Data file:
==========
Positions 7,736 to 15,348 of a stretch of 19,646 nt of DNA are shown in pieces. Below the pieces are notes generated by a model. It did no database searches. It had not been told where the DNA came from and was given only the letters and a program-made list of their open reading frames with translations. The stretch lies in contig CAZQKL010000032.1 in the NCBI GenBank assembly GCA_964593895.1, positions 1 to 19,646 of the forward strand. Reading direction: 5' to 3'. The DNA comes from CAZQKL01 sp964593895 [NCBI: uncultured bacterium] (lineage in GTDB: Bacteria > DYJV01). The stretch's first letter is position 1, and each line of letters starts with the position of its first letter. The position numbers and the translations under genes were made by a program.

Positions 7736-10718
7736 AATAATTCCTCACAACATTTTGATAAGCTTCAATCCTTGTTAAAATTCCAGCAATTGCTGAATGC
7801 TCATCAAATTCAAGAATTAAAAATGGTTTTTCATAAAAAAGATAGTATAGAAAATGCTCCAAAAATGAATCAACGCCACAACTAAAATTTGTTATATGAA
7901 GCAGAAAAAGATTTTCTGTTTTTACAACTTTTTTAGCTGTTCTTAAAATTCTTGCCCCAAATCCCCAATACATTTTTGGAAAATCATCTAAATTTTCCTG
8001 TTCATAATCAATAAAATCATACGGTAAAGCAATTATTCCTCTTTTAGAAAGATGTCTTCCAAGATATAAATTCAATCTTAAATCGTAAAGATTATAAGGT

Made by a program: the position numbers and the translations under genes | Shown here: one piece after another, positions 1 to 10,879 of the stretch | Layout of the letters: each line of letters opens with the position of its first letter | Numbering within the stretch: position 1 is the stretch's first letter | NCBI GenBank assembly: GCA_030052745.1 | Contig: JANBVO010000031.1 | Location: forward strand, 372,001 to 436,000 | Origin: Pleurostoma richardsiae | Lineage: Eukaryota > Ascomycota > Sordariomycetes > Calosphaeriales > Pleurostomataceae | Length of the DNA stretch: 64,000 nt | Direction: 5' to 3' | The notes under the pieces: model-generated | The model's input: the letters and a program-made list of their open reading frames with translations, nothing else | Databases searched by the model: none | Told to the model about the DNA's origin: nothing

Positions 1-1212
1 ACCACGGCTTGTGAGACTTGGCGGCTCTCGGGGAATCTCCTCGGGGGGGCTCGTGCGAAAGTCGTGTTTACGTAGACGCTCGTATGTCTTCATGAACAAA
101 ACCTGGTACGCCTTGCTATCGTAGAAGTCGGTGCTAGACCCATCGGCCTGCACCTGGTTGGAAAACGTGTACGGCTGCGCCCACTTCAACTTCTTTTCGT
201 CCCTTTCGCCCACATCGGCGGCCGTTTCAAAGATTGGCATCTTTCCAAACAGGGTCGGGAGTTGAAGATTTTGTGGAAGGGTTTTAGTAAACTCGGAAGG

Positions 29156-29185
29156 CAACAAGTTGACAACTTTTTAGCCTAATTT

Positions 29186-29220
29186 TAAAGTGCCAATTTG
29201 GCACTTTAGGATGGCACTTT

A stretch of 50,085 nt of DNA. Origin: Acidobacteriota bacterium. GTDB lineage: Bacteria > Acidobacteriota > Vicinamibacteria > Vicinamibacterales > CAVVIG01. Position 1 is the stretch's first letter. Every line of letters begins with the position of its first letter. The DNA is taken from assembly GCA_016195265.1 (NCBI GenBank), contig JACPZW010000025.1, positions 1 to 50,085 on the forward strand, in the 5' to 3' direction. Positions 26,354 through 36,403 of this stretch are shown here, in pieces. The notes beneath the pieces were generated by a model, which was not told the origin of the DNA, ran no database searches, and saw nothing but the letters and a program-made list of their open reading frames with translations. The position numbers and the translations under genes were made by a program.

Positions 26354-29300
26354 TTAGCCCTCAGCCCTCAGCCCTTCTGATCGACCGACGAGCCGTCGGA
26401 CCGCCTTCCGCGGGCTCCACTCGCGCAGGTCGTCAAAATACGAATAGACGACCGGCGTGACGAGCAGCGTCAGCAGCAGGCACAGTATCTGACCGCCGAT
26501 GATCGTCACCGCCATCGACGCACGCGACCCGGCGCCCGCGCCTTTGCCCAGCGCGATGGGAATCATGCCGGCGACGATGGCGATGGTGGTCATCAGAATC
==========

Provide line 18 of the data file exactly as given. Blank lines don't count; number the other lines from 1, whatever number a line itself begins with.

Positions 26354-29300